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A statue of President Bashar Al-Assad's father, Hafez Al-Assad, is pulled down as people celebrate in Raqqa on March 4, 2013. Syrian opposition fighters captured the northeastern city of Raqqa on Monday and crowds toppled a statue of President Bashar al-Assad’s father, opposition sources and a resident said.REUTERS TV/Reuters

Monday's images of a huge statue of former Syrian president Hafez al-Assad being pulled down in Raqqa, a provincial capital 160 kilometres east of Aleppo, are some of the most dramatic to emerge since Syria's revolt began almost two years ago.

Rebels including the Islamist group Jabhat al-Nusra have succeeded in ousting government forces from most parts of the city over the past few days. A spokesperson for the Syrian National Council declared the city independent on Monday.

Being a provincial capital, the regime will not likely give up Raqqa easily. Indeed, shortly after gaining control of Raqqa yesterday, civilians celebrating in a central city square were subjected to a mortar attack, probably by the regime forces. Further government assaults from the air are likely.

But how important is Raqqa in the broader fight against the Assad regime? The answer: not much.

The taking of Raqqa, a city of about 250,000 people and now home to hundreds of thousands more internally displaced persons, and with little economic or military value, is just the latest in a wave of rebel victories across the north.

In early February, rebels headed up by jihadist group Jabhat al-Nusra took control of the country's largest dam located 30 kilometres to Raqqa's west. A battle for Raqqa, one of the quietest cities during the two-year revolt, had been on the cards since then.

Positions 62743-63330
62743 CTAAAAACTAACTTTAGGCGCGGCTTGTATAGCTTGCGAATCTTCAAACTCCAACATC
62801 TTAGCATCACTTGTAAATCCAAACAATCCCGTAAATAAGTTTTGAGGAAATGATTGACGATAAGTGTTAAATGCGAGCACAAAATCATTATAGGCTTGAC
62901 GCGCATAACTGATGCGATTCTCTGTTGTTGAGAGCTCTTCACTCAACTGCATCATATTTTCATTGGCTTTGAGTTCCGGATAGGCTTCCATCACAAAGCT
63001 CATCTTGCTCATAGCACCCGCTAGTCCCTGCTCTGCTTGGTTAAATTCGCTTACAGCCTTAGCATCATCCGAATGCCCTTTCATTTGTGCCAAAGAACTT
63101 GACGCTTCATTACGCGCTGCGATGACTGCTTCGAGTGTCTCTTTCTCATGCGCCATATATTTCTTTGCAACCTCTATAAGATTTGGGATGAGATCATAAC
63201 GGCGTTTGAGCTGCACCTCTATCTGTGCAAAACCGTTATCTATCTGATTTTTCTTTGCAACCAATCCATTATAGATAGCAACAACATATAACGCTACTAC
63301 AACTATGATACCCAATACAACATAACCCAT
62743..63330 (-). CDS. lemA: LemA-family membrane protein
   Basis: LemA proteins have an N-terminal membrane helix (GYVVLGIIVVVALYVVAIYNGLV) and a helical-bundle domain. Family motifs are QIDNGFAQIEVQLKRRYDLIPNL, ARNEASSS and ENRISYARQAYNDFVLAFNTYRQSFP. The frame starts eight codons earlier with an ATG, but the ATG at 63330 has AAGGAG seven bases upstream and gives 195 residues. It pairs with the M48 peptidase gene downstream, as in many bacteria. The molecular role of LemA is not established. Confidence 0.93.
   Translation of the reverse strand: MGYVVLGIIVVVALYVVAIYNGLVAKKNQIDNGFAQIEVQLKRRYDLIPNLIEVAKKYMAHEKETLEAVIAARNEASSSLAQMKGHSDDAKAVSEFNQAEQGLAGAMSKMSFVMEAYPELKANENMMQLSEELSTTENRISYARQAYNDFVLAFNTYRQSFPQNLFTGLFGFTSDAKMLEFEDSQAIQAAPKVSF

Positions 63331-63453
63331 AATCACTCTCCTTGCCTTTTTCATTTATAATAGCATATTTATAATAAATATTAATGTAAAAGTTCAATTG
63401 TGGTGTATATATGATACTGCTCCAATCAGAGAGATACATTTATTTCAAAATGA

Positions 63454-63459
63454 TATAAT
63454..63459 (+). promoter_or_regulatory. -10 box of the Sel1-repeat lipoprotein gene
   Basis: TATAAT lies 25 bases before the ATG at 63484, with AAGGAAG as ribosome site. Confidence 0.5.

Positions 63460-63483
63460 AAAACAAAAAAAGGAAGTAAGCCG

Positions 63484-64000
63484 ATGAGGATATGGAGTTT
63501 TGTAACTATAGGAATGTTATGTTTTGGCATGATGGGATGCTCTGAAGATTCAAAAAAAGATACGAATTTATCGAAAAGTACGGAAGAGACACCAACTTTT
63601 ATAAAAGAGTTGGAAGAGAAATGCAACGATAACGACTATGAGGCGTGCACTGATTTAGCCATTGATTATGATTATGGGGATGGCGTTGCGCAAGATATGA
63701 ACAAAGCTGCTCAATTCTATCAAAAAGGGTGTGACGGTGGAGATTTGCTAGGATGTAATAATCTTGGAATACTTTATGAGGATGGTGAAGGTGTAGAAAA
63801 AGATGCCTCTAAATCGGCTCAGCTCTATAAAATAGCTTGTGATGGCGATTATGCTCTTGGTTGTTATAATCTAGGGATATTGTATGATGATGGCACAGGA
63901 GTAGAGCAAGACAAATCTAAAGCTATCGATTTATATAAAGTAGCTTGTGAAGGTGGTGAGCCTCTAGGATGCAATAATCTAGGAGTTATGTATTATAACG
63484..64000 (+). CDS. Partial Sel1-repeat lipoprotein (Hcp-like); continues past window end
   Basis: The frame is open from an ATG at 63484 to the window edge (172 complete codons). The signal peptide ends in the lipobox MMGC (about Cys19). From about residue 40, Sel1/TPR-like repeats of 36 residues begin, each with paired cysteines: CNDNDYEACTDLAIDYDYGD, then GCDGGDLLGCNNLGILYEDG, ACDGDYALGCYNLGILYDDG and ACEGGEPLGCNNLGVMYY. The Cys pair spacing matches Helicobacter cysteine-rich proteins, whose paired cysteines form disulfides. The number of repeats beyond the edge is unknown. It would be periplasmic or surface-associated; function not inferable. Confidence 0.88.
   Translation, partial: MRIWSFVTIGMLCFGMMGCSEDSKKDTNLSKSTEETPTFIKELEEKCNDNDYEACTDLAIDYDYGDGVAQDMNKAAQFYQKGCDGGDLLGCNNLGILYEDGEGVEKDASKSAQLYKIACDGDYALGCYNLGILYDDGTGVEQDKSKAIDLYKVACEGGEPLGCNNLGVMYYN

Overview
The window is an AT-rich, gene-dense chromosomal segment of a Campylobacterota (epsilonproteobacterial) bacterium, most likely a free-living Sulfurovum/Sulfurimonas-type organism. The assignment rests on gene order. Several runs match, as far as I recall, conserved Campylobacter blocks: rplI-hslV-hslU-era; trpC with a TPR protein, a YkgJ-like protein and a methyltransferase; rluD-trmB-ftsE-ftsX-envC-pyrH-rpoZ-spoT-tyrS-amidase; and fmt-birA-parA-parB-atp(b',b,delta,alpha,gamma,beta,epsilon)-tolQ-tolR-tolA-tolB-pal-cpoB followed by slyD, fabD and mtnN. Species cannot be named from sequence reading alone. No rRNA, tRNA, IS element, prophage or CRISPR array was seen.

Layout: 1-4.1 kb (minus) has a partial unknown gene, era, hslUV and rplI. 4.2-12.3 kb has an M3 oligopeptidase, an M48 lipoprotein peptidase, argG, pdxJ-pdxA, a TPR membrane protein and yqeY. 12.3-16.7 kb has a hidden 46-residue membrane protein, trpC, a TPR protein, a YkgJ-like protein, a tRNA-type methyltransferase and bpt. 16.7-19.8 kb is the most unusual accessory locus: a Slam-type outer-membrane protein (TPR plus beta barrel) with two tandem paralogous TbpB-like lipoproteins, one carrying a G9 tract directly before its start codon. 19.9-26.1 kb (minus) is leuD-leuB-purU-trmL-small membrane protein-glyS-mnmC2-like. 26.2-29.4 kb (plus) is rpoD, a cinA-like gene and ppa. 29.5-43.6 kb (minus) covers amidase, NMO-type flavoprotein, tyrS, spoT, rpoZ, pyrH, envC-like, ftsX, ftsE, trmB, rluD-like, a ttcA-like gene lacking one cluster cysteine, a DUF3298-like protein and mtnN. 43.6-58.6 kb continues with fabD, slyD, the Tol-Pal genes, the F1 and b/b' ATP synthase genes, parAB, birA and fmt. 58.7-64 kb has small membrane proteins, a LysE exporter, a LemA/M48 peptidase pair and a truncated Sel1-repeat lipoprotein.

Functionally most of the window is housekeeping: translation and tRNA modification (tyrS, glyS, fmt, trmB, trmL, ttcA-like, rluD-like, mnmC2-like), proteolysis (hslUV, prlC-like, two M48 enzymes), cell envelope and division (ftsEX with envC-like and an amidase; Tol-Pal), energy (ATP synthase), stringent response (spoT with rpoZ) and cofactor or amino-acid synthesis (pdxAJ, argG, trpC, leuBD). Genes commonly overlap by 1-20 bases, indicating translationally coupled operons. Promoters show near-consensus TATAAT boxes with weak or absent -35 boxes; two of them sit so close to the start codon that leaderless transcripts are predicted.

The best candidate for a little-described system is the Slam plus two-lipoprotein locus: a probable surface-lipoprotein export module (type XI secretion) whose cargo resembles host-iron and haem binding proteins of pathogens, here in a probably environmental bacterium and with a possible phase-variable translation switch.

But let's not forget rebel fighters have taken control of dozens of towns around the country over the past 15 months only to be swiftly driven out. The districts of Midan in Damascus, Baba Amr in Homs and central Aleppo have all met this fate.

The central town of Rastan has been taken – and lost – by anti-Assad fighters at least four times over the past 18 months. This strategic town situated between the cities of Homs and Hama and that has seen some of the most ferocious fighting of the uprising, remains contested.

The Syria conflict will be won or lost around a small patch of real estate in western Damascus – the areas that host several presidential palaces, the military's fourth division and Republican Guard, not Raqqa or anywhere else. Raqqa stands as a symbolic victory for the forces battling Assad, and the largest city to have been completely taken by rebel groups. But that's about it. In the halls of regime power in Damascus few tears will be shed for, what it sees, a backwater desert outpost.

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